Bloomberg News

Wheat Futures Advance as Wet Weather Erodes U.S. Spring Crops

June 28, 2011

June 28 (Bloomberg) -- Wheat futures surged the most in almost six weeks on concern that crops in the northern U.S. Great Plains are deteriorating after excessive rainfall delayed planting and sapped nutrients from the soil.

About 69 percent of spring-wheat crops were in good or excellent condition as of June 26, down from 72 percent a week earlier, the U.S. Department of Agriculture said yesterday. Parts of North Dakota and Montana, the biggest domestic growers of the variety, have had triple the normal amount of rain in the past two months, National Weather Service data show.

“The crop-condition ratings gave us enough of a bullish reason to stop the bleeding,” after futures fell in the past four weeks, said Louise Gartner, the owner of Spectrum Commodities in Beavercreek, Ohio. “From what I’m hearing from farmers, there’s a lot of ponding going on because it’s so wet, and a lot of fertilizer has been leached out of the soil.”

Wheat futures for September delivery rose 21 cents, or 3.2 percent, to settle at $6.7175 a bushel at 1:15 p.m. on the Chicago Board of Trade, the biggest gain for a most-active contract since May 18. The gain was the first in five sessions. Prices are down 14 percent this month on concern that commodity demand will shrink as Greece’s debt crisis threatens to slow global economic growth.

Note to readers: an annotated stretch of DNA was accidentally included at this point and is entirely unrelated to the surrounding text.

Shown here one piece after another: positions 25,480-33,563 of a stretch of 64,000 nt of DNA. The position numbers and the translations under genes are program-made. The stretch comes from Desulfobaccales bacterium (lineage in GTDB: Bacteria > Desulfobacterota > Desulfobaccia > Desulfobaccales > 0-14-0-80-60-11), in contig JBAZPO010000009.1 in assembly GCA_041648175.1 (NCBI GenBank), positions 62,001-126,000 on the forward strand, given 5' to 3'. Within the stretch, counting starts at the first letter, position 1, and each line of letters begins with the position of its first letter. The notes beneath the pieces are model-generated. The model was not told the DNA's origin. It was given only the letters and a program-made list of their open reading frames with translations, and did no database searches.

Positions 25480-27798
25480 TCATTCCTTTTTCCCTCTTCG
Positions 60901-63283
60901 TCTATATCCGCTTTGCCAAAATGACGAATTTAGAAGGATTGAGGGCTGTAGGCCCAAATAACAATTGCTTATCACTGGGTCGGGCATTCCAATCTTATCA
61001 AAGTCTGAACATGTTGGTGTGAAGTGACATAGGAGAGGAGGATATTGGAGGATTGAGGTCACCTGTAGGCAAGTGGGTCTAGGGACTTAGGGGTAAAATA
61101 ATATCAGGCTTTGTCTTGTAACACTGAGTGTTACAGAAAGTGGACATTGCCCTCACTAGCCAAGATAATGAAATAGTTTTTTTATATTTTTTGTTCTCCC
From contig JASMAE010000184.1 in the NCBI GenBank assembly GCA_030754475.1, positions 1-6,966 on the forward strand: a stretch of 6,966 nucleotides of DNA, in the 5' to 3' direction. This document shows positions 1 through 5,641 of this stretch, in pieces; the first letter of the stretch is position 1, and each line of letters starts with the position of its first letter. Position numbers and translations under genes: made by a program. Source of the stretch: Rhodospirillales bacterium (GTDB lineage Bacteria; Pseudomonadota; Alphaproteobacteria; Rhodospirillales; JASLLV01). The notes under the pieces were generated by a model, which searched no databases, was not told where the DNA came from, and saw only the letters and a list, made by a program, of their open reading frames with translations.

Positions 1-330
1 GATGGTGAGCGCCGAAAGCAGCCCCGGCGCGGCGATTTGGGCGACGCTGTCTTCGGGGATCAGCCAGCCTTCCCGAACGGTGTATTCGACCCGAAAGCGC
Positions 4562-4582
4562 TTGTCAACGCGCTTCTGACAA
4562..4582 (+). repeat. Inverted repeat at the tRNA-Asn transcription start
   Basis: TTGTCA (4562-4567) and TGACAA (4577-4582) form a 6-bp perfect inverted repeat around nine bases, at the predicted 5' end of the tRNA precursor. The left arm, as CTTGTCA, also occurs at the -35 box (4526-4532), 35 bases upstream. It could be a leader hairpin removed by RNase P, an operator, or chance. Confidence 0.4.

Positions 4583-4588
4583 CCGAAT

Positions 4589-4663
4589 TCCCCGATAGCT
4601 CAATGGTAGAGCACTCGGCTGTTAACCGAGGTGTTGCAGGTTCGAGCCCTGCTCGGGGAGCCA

The drop in wheat prices may spur demand from livestock producers contending with high costs of corn for feed, Gartner said. July-delivery wheat was 42.75 cents cheaper than July corn today on the CBOT. Demand also may increase for milling-grade wheat in the southern and central Plains, as excess moisture in the north threatens to erode crop quality, Gartner said.

“There’s great demand for wheat for the feed channels, and high-quality milling wheat,” Gartner said. “The high-protein wheat coming out of Kansas should be meeting up with a lot of demand.”

Wheat is the fourth-largest U.S. crop, valued at $13 billion in 2010, behind corn, soybeans and hay, government data show.

--Editors: Daniel Enoch, Steve Stroth.

To contact the reporters on this story: Whitney McFerron in New York at

To contact the editor responsible for this story: Steve Stroth at

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